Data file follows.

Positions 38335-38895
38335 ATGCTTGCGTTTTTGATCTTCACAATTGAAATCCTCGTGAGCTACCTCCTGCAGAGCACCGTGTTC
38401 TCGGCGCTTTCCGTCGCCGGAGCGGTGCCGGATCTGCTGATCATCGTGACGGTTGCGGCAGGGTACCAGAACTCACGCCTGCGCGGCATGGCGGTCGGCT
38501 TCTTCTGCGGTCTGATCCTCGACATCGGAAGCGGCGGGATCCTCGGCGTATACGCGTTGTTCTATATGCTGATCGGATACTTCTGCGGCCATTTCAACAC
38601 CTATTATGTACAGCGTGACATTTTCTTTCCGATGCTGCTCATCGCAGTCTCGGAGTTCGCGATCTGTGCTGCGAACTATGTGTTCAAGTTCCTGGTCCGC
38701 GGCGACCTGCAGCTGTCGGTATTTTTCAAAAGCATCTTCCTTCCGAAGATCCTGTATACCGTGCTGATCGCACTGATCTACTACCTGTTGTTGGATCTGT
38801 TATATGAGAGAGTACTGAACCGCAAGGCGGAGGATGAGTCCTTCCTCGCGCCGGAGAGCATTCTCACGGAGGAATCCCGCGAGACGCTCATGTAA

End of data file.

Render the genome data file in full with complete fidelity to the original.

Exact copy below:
Positions 38335-38895
38335 ATGCTTGCGTTTTTGATCTTCACAATTGAAATCCTCGTGAGCTACCTCCTGCAGAGCACCGTGTTC
38401 TCGGCGCTTTCCGTCGCCGGAGCGGTGCCGGATCTGCTGATCATCGTGACGGTTGCGGCAGGGTACCAGAACTCACGCCTGCGCGGCATGGCGGTCGGCT
38501 TCTTCTGCGGTCTGATCCTCGACATCGGAAGCGGCGGGATCCTCGGCGTATACGCGTTGTTCTATATGCTGATCGGATACTTCTGCGGCCATTTCAACAC
38601 CTATTATGTACAGCGTGACATTTTCTTTCCGATGCTGCTCATCGCAGTCTCGGAGTTCGCGATCTGTGCTGCGAACTATGTGTTCAAGTTCCTGGTCCGC
38701 GGCGACCTGCAGCTGTCGGTATTTTTCAAAAGCATCTTCCTTCCGAAGATCCTGTATACCGTGCTGATCGCACTGATCTACTACCTGTTGTTGGATCTGT
38801 TATATGAGAGAGTACTGAACCGCAAGGCGGAGGATGAGTCCTTCCTCGCGCCGGAGAGCATTCTCACGGAGGAATCCCGCGAGACGCTCATGTAA